Sebastian’s Party Geometric Jacket

February 7, 2018

Sebastian has commissioned us to re-make his favorite hoodie/jacket with controllable/programmable lines of light on it that can light up to form geometric shapes and patterns.

Party Geometric


Progress Blog


The Pattern – to copy or re-make?

Since taking a closer look at Sebastian’s jacket I’ve also seen other people wearing a similar design but constructed differently. Some from non-stretch fabric. And some with a more defined hood.

Very similar:

Different:

We’re trying to decide if we should re-make the pattern to be more fitted around the shoulders, or to keep it closer to the original design with no defined shoulders and more of a “wrapped up in a blanket feel” as the shoulders slouch over the shoulder and cling to the body because of friction.

Original shoulder slouch:
Teat

Toile made up in non-stretch calico fabric. Not sure if it will feel/look good in non-stretch? Might need to solve it with a more fitted sleeve, but then we loose the blanket feel.
TeatTeatTeat

One concern is that we’re not sure how this slouch looks will feel and look work in a non-stretch fabric. The reason to use a non-stretch fabric would be because we intend to cut the pattern up into geometric pieces and insert the fiber optics and circuitry along these seams, which makes sense to do in non-stretch.

This is an example of a similar pattern but with a very fitted should area. Could this be an option?

This is just an example to show the use of very light/translucent fabric, which might be an interesting solution considering a design that causes you to sweat less and needs to be washed less too.


3D Geometry?

Next steps, ideas…. not this extreme, but to add some geometric shaping to the jacket…
>> https://www.dezeen.com/2008/09/29/the-t-shirt-issue-by-mashallah-design-linda-kostowski/

IMG_1832


Translucent fabric test

Mesh light test

Samples

We’re starting by making samples to try out how to embed fiber optics into the seams. As well as selecting the material we will re-make the jacket from and how to reconstruct his jacket’s pattern either through tracing the original or constructing it based on a shirt pattern.

Fiber optic seam line tests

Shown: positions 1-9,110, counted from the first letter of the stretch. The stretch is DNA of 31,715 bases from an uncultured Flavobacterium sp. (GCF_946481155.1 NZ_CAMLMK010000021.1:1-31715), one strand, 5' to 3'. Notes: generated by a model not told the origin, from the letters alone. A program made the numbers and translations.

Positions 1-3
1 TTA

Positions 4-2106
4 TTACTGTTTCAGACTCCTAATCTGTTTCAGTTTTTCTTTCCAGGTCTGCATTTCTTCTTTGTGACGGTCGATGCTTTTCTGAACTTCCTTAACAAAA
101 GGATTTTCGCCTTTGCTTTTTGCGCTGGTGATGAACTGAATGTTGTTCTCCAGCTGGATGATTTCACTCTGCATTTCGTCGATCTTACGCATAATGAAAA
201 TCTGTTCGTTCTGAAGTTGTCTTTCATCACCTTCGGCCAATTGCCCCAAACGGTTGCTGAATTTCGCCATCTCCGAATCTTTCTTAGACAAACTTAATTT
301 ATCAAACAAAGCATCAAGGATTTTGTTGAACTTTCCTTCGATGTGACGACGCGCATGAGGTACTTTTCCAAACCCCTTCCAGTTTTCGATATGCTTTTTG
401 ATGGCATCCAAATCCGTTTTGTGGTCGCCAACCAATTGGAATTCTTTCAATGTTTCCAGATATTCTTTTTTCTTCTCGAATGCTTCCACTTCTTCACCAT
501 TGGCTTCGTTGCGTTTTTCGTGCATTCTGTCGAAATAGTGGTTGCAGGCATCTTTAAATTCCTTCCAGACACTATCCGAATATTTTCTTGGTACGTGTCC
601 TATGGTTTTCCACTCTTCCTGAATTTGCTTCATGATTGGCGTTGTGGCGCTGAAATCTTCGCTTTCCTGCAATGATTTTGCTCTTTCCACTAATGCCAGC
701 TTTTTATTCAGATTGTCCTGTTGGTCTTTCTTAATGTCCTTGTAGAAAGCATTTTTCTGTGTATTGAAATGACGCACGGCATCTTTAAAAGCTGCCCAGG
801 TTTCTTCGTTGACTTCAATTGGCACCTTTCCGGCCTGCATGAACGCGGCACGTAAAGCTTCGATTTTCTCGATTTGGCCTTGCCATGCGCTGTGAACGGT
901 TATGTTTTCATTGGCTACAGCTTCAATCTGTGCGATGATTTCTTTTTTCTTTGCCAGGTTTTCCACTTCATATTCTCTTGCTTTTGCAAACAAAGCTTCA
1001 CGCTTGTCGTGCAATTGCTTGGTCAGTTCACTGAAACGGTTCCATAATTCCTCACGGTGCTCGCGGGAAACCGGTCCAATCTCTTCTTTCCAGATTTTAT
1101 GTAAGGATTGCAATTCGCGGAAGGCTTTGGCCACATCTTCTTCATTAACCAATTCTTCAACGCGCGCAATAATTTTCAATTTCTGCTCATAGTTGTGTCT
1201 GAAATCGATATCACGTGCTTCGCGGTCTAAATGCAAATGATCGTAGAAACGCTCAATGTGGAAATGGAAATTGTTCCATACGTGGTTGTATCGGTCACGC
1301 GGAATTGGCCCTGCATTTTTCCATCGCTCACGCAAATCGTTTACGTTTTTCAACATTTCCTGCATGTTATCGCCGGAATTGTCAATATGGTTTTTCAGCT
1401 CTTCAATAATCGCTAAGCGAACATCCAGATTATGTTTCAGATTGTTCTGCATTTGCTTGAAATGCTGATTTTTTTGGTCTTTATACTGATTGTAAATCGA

Fiber optic seam line tests
Fiber optic seam line tests


“Bumblebee Ring”

For Sebastian’s partyGeometricJacket we are segmenting his jacket into triangular polygons. the 3mm diameter fiber optics will run along the seams of these polygons and be individually addressable.

We started out refining the jacket pattern so that it would be well fitted. We then then marked the polygon pattern directly onto the jacket and transferred these lines (which will all become seams) back to the flat paper pattern pieces. In doing so we started to think in more detail about how to run the circuit through the garment. The neatest solution we can think of is to run the traces (power, ground and data) through the polygon seams. At first we imagined we would use something similar to individual Bumblebee connectors for connecting the conductive threads running through the seams to the LEDs at the ends of the optic fibers. We are currently counting about 40 LEDs total.

Pattern from KOBAcam

But in making first prototypes of the polygon-seam solution and drawing up the polygon pattern up on paper, we realised two things:

A) There is no unique path through all the polygon seams that only passes every intersection once (which would be necessary for electrical connections to not touch).

B) That the Bumblebee (optic fiber to LED connector) covers the tube, meaning that if the connector wants to sit directly on the seam, then the lit optic fiber can not extend all the way into the corner(s) of the triangles.

Solutions to the above could be:

Instead of spreading the LEDs around as much as possible, to instead cluster them around as few junctions as possible. And then design “Bumblebee Rings” that solve all the LED connections on-board. See bellow illustration.